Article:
"Nothing that is worth doing can be achieved in our lifetime; therefore we must be saved by hope. Nothing which is true or beautiful or good makes complete sense in any immediate context of history; therefore we must be saved by faith. Nothing we do, however virtuous, can be accomplished alone; therefore we must be saved by love."
W. H. Auden (1907-73)
That night when joy began Our narrowest veins to flush, We waited for the flash Of morning's levelled gun. But morning let us pass, And day by day relief Outgrows his nervous laugh, Grown credulous of peace, As mile by mile is seen No trespasser's reproach, And love's best glasses reach No fields but are his own. November 1931 ["Five Songs" II --Collected Poems (ed. Mendelson)]
James Joyce (1882-1941)I Hear an Army I hear an army charging upon the land, And the thunder of horses plunging; foam about their knees: Arrogant, in black armour,behind them stand, Disdaining the reins, with fluttering whips, the Charioteers. They cry into the night their battle name: I moan in sleep when I hear afar their whirling laughter. They cleave the gloom of dreams, a blinding flame, Clanging, clanging upon the heart as upon an anvil. They come shaking in triumph their long grey hair: They come out of the sea and run shouting by the shore. My heart, have you no wisdom thus to despair? My love, my love, my love, why have you left me alone? [Des Imagistes, 1914]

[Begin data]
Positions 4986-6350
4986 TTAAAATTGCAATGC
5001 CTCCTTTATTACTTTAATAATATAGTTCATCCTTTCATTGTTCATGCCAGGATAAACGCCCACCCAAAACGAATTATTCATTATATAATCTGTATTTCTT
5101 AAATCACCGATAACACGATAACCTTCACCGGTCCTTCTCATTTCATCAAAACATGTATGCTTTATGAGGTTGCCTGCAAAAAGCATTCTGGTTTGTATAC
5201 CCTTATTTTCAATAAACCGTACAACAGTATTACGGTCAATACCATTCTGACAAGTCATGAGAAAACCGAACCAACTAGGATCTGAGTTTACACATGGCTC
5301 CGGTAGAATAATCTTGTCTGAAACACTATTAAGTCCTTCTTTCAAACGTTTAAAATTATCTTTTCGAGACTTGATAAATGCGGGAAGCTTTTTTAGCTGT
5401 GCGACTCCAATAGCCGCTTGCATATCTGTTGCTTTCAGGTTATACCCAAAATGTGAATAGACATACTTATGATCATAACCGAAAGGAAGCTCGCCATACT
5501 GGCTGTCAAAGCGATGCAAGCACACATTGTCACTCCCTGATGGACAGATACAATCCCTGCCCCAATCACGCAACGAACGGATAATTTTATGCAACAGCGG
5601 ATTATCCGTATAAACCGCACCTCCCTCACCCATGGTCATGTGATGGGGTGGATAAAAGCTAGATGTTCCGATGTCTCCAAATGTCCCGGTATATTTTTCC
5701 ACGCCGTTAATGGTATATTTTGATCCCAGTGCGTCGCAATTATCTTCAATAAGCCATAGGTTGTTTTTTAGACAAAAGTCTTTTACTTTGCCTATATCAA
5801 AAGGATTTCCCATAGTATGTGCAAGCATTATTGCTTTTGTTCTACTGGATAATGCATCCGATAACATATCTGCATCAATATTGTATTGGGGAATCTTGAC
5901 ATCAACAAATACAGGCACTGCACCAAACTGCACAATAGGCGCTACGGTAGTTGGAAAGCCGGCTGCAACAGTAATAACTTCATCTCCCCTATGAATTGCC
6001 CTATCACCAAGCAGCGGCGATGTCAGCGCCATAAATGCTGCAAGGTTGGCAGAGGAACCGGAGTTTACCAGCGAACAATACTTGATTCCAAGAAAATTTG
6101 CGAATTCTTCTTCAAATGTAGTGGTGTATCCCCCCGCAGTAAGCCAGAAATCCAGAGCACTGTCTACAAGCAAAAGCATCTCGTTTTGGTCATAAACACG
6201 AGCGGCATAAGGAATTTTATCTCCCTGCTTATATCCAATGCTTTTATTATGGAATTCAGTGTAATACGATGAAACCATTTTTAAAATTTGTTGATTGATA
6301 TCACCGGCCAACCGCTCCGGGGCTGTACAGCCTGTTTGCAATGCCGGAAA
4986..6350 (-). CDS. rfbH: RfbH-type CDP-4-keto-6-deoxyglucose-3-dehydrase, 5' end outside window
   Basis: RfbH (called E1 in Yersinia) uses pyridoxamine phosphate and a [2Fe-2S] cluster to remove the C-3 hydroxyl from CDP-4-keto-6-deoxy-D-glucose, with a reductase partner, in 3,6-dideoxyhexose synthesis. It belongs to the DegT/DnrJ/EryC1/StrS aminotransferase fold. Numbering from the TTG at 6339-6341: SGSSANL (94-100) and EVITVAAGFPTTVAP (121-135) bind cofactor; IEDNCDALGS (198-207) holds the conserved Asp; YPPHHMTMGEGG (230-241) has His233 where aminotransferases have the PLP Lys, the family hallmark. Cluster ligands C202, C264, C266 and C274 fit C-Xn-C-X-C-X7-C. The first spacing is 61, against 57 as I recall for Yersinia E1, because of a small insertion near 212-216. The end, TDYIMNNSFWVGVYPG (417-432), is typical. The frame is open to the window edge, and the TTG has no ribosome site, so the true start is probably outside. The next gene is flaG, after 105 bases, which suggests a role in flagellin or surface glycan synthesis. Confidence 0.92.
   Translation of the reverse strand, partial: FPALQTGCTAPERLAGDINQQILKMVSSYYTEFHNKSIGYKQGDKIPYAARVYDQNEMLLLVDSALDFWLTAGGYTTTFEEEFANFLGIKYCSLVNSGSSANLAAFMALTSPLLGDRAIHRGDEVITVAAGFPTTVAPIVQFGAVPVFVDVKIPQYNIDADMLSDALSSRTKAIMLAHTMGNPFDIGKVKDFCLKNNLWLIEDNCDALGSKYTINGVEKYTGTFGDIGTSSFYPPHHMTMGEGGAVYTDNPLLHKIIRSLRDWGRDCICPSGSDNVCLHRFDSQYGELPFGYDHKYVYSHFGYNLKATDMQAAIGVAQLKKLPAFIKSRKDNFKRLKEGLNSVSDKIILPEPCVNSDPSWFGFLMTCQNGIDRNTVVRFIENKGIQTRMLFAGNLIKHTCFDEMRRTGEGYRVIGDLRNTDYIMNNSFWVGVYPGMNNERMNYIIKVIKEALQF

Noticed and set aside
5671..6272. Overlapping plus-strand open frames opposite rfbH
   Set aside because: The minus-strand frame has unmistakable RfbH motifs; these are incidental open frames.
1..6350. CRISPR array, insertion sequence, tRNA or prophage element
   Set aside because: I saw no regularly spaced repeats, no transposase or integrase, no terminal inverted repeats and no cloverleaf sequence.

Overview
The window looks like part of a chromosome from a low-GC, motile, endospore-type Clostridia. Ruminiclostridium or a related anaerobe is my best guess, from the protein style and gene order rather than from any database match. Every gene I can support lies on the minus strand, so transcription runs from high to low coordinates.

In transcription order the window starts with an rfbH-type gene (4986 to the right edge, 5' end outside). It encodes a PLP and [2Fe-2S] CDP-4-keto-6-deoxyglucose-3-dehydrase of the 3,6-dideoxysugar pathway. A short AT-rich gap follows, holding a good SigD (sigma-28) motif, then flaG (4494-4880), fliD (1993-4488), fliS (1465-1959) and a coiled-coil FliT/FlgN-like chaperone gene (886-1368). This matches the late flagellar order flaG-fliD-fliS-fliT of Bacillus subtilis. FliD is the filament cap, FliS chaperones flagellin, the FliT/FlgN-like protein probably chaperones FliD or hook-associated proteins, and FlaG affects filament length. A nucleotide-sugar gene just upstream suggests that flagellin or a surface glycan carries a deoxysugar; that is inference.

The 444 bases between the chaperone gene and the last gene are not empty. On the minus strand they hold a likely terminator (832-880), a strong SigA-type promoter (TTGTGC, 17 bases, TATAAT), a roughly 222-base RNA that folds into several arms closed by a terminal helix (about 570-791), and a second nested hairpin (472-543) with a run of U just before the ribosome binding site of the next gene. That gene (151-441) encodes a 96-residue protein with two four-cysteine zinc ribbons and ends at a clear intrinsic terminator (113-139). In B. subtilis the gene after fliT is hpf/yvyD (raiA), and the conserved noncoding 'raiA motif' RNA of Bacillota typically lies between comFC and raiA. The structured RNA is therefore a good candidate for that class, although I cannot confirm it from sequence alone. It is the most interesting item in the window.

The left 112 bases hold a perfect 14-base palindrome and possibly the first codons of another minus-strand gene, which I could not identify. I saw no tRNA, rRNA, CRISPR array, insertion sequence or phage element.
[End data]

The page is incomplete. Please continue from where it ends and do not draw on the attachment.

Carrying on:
William Butler Yeats (1865-1939)The Coming of Wisdom with Time Though leaves are many, the root is one; Through all the lying days of my youth I swayed my leaves and flowers in the sun; Now I may wither into the truth. [(from The Green Helmet and Other Poems)
Intoxicated Under the Shadow of Flowers
The Double Ninth Festival Light mists and heavy clouds, melancholy the long dreary day, In the golden censer the burning incense is dying away. It is again time for the lovely Double Ninth festival; The coolness of midnight penetrates my screen of shear silk and chills my pillow of jade. After drinking wine after twilight under the chrysanthemum hedge, My sleeves are perfumed by the faint fragrance of the plants. Oh, I cannot say it is not enchanting, Only, when the west wind stirs the curtain, I see that I am more gracile than the yellow flowers. (tr. Lucy Chow Ho)